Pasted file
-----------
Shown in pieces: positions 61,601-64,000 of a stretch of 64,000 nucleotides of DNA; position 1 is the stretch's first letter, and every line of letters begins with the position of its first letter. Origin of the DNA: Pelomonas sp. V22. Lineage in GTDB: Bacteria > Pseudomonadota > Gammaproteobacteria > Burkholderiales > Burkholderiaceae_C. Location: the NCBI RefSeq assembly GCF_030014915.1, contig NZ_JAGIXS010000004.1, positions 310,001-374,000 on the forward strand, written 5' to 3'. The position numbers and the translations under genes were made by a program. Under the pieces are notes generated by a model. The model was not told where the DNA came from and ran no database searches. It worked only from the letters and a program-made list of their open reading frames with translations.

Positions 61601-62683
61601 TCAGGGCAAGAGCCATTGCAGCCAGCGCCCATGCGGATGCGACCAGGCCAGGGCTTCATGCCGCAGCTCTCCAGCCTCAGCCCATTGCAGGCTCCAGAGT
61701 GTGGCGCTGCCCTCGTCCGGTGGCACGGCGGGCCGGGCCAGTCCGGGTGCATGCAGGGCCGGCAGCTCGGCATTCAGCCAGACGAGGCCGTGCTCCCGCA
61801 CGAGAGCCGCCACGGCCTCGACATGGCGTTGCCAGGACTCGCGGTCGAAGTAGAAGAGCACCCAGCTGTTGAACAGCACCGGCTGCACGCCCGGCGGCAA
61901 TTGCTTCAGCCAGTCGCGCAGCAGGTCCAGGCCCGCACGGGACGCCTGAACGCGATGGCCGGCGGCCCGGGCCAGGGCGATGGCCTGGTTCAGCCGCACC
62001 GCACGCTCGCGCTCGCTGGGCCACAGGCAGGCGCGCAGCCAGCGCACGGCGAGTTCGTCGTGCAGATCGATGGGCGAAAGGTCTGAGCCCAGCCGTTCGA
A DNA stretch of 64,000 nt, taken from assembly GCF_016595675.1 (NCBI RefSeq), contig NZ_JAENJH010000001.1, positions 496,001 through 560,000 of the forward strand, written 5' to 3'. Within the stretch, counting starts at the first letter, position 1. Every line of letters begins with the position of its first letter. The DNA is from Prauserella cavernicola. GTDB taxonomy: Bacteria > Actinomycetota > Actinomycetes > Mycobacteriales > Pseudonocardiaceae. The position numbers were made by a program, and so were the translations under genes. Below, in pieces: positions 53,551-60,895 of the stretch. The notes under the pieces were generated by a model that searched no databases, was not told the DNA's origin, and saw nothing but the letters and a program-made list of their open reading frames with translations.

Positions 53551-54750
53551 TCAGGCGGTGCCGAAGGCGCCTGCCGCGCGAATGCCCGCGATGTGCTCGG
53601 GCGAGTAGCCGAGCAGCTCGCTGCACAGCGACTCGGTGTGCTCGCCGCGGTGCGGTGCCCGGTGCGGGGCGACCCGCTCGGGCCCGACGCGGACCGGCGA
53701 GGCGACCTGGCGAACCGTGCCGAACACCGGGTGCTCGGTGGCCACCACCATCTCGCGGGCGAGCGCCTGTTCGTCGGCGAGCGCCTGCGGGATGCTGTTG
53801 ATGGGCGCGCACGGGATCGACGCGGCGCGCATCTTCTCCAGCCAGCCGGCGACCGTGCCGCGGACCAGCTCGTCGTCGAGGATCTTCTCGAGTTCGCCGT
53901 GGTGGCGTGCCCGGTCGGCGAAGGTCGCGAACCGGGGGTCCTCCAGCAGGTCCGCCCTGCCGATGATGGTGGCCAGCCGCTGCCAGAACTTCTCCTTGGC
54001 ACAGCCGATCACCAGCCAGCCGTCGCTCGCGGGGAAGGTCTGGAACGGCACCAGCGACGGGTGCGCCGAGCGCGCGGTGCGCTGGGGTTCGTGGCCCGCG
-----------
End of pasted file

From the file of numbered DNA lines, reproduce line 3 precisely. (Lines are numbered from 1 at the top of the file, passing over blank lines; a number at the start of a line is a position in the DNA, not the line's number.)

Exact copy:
61601 TCAGGGCAAGAGCCATTGCAGCCAGCGCCCATGCGGATGCGACCAGGCCAGGGCTTCATGCCGCAGCTCTCCAGCCTCAGCCCATTGCAGGCTCCAGAGT